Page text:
Testing Behavioral Finance Theories Using Trends and Sequences in Financial Performance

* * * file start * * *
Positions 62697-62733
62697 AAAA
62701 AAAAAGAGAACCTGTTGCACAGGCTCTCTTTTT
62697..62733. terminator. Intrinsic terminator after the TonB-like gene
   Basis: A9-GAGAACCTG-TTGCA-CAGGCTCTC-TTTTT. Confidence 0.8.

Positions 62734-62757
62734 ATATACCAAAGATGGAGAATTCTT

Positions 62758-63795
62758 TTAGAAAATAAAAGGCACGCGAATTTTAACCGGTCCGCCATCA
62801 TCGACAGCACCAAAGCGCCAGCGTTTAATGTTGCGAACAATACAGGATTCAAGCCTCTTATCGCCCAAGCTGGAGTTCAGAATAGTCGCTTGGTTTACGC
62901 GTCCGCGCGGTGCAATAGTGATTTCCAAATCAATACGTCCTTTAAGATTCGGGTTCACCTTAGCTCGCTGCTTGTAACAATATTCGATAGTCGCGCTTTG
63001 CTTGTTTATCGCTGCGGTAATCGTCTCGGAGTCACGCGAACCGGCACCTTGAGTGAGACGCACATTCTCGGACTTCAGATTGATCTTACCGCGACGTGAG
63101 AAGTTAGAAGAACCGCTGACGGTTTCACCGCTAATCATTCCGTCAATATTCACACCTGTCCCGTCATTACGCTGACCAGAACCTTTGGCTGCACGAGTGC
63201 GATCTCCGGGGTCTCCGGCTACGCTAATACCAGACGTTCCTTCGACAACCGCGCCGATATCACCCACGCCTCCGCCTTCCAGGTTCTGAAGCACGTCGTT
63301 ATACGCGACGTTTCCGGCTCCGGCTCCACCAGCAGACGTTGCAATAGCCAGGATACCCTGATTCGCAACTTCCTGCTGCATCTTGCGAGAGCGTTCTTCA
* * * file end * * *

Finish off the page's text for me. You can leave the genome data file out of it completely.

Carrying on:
Models based on psychological biases can explain momentum and reversal in stock returns, but risk overfitting of theory to data. We examine a central psychological bias, representativeness, which underlies many behavioral-finance theories. According to this bias, individuals form predictions about future outcomes based on how closely past outcomes fit certain categories. To produce out-of sample tests, we use accounting performance to identify these categories and test the idea that investors misclassify firms and thus make biased forecasts. We find evidence of short-term accounting momentum, consistent with the idea that investors fail to immediately incorporate new information, but find no support for long-term reversal related to accounting performance. Contrary to theory, we find little evidence that the consistency of past accounting performance is related to future returns
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